The following figure illustrates the main components in a NetWorker environment. The components and technologies that make up a NetWorker environment are listed below.

Figure 4 NetWorker datazone components

Datazone A datazone is a single NetWorker server and its client computers. Additional datazones can be added as backup requirements increase.

NOTICE

It is recommended to have no more than 1500 clients or 3000 client instances per NetWorker datazone. This number reflects an average NetWorker server and is not a hard limit.

NetWorker Management Console The NetWorker Management Console (NMC) is used to administer the backup server and it provides backup reporting capabilities.

The NMC often runs on the backup server, and adds significant load to the backup server. For larger environments, it is recommended to install NMC on a separate computer. A single NMC server can be used to administer multiple backup servers.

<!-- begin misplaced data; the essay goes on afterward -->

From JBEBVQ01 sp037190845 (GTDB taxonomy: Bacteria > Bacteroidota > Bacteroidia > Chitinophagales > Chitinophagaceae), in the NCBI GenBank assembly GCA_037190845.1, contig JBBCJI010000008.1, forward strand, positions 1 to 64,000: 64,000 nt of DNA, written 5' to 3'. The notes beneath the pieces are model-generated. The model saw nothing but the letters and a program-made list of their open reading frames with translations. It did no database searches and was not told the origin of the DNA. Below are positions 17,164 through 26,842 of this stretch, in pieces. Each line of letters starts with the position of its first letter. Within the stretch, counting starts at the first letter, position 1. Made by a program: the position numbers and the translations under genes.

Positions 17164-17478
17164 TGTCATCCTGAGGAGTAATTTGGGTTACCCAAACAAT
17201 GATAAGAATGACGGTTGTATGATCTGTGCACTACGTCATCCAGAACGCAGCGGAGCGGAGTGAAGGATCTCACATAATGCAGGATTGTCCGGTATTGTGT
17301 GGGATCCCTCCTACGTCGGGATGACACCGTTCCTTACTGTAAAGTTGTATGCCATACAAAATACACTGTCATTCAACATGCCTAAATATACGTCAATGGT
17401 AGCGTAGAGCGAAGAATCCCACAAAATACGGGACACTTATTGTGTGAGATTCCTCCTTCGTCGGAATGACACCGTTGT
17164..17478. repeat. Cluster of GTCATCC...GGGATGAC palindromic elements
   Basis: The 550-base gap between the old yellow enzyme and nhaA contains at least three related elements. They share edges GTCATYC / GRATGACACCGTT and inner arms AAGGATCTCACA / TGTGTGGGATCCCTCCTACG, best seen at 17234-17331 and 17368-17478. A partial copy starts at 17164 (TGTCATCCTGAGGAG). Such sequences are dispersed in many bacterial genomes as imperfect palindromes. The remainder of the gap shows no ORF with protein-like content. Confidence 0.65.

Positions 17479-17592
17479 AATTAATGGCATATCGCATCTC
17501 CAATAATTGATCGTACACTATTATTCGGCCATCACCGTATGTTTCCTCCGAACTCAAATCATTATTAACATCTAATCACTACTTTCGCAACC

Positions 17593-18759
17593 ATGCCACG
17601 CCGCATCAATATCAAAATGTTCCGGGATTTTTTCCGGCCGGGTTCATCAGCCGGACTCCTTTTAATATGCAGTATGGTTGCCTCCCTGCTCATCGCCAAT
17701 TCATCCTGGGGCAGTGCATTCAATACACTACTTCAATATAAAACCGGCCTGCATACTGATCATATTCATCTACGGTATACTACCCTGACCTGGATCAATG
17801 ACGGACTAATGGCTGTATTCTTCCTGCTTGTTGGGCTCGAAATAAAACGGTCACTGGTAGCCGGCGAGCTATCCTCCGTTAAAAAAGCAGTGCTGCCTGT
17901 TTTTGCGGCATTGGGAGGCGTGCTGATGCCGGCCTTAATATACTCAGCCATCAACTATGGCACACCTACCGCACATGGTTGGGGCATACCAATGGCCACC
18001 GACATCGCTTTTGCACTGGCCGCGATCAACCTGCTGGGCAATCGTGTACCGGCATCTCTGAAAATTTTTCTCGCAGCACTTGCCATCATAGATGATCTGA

Components that determine NMC performance Some components determine the performance of NMC:

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l TCP network connectivity to backup server: All communication between NMC and NW server is over TCP and such high-speed low-latency network connectivity is essential.

l Memory: Database tasks in larger environments are memory intensive, ensure that NMC server is equipped with sufficient memory.

l CPU: If the NMC server is used by multiple users, ensure that it has sufficient CPU power to ensure that each user is specified enough CPU time slices.